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Characterisation of Brake Creep Groan Vibrations
ISSN: 0148-7191, e-ISSN: 2688-3627
To be published on June 03, 2020 by SAE International in United States
Event: 11th International Styrian Noise, Vibration & Harshness Congress: The European Automotive Noise Conference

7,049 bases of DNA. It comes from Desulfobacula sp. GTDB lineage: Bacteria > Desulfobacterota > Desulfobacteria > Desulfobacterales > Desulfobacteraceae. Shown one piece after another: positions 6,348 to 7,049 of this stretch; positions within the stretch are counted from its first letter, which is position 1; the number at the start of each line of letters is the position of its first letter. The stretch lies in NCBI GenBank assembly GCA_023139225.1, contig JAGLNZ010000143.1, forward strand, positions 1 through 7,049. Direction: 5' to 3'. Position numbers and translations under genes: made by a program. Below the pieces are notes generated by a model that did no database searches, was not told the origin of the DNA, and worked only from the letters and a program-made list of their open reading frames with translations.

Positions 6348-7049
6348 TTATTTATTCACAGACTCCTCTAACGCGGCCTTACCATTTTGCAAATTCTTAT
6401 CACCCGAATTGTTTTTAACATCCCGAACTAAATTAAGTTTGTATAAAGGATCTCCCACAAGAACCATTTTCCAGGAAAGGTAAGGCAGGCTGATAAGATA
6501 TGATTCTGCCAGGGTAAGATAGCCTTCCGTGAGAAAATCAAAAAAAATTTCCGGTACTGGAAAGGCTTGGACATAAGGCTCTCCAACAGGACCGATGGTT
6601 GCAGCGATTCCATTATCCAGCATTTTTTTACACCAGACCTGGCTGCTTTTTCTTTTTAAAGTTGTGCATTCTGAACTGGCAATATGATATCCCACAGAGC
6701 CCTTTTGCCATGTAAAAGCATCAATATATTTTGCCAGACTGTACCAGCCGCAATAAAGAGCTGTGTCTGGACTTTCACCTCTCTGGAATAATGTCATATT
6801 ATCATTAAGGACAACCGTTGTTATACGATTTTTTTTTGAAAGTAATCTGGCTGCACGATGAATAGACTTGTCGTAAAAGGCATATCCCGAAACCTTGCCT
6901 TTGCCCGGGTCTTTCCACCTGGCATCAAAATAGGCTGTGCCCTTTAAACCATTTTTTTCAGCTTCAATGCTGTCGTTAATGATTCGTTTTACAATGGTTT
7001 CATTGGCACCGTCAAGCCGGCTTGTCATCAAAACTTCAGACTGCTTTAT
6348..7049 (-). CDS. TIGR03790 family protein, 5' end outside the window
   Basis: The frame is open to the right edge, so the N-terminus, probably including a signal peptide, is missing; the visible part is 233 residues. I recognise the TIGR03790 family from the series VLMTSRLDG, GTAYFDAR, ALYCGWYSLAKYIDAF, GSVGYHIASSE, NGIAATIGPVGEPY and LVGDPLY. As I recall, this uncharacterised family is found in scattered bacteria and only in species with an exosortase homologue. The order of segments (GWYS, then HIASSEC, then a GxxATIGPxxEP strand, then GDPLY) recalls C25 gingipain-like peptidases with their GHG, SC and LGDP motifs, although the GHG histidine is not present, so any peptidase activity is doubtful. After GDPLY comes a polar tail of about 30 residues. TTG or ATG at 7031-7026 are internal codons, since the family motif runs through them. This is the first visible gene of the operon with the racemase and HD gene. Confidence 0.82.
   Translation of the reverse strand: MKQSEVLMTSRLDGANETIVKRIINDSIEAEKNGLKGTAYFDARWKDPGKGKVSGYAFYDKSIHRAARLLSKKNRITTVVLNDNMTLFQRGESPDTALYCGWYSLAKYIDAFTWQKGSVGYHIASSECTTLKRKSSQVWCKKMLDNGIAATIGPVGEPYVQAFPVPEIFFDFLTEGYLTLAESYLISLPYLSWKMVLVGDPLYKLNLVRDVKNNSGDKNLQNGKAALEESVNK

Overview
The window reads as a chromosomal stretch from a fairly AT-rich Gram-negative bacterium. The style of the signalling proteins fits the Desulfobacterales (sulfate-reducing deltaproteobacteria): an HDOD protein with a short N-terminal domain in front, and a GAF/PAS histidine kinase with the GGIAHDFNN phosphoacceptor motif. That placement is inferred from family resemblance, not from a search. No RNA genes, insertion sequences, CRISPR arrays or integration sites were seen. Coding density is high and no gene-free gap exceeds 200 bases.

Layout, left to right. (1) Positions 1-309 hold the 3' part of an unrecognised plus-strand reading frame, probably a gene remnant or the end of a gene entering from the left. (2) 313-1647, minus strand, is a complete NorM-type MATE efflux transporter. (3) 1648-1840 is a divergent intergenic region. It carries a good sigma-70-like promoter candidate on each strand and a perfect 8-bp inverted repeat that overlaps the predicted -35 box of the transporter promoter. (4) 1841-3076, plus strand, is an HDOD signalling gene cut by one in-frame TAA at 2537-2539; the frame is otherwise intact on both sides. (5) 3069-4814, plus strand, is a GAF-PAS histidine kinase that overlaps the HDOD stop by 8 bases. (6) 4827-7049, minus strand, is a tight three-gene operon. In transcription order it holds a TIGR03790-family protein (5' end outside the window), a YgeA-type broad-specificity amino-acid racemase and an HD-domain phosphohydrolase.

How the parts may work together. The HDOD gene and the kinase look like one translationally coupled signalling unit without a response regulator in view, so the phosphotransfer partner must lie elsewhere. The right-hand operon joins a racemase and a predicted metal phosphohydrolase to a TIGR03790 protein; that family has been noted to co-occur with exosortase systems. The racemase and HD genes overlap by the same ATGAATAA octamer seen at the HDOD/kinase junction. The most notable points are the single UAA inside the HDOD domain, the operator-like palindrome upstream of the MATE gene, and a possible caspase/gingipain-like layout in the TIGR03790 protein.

Creep Groan is an impulsive brake noise at very low velocities of the vehicle. Generally, stick-slip between brake disc and brake pads is assumed as the most dominating vibration mechanism of creep groan. This contribution will show by sophisticated measurement techniques, that stick-slip and speed dependent friction is an important trigger of this annoying vehicle noise. However, the overall vibration is much more complex than common stick-slip vibration models. It turns out, that in typical brake systems of passenger vehicles creep groan occurs around 15-20 Hz and 70-90 Hz. The mechanism at 15-20 Hz is an impulsive noise. Transitions between stick and slip phases trigger complex nonlinear vibrations of the complete brake and suspension system. At 70-90 Hz, the vibrations show a more harmonic-like behaviour, caused primarily by speed-dependent friction characteristics. Flexibilities in the suspension bushings, elastic deformations of suspension parts, wheel and tyre support the growth of instable self excited vibrations. In practical vehicle operation, the range of 70-90 Hz is the most relevant one. In many cases, the 15-20 Hz vibrations are not detected, because high brake pressures are required for this phenomena. This leads frequently to inappropriate model reductions, focusing on just one of the possible vibration states. The physical nature of the instable vibration system is incompletely addressed. Transient dynamic Finite Element simulations of the suspensions systems allow to study this phenomena. Full-scale models of the complete suspension system - consisting of wheel, brake, link arms and bushings - show the existence and properties of the bifurcating vibration states. Reduced stripped-of-models are not able to distinguish between the “hard” and “soft” creep groan characteristics.